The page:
The Rule of 2 – How Many Words You Should Know (For Every Language Level)

How Many Words You Should Know

I love words. They are like tiny, beautiful puzzle pieces. Choose the right ones and you can assemble beautiful and meaningful sentences. Sentences which convey your thoughts with surgical precision. Choose the wrong ones and you will get a stinky bag of confusion.

But there is a lot of confusion around how big your vocabulary should be for each level. I have heard dozens of different versions. That’s why I decided to come up with an easy rule on how to remember how many words you should know at every language level.

The Rule of 2 – How Many Words You Should  Know For Every Language Level

But first things first. If you have no idea what a language level is, refer to Common European Framework of Reference For Language Learning.

Now back to the rule! It is as simple it gets. The number of words needed to advance to every level doubles.

Language LevelNumber of Base Words Needed

Add or deduct up to 20% of the given values. This way you will get the approximate range for each language level.

Why up to 20%? Because words you choose to learn matter that much! If you were to concentrate on words from frequency list, you would definitely have to deduct 20% on higher levels (B1-C2).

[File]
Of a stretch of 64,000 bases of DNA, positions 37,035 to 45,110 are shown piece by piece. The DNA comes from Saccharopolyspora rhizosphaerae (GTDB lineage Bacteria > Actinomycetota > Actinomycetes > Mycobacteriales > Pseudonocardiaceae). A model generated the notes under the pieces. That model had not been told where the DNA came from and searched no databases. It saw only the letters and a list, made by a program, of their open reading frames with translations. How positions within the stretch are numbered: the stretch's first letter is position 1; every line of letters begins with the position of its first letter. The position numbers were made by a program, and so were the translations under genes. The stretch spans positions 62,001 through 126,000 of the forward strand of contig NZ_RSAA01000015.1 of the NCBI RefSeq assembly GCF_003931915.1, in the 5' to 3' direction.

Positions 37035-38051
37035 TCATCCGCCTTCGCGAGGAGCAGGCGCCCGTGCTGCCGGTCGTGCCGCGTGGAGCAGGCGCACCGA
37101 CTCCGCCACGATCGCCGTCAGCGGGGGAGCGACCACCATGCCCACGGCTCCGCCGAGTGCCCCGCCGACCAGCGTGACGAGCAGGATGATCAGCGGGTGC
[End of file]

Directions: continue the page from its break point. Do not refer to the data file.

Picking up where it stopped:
However, if you, for some reason, started learning names of trees or birds, you would have to add 20% to the said levels.

What Is A Word?

It definitely needs some clarification since this term has changed its meaning in Linguistics in the last few decades. In the past “a base word” was the base word itself and all its inflected forms. For example “tough”, “toughen” and “toughness” used to be treated as 3 words.

Nowadays “a base word” indicates “the word family” and consists of the base word and its inflected forms and derivations.

According to a renowned linguistic researcher Paul Nation, if you use the 1.6 factor to base words, you should get (more or less) the number of “separate” words (i.e. inflected words).

“But why do I need to know it?”

A fair question I guess. It’s not a fun fact which you can rub in somebody’s face. There are two good reasons:

Vocabulary size is a good indicator of your current level

The number of words you know is one of the most reliable indicators of your level. If you track the size of your vocabulary, you should be able to tell (more or less) what level you’re on.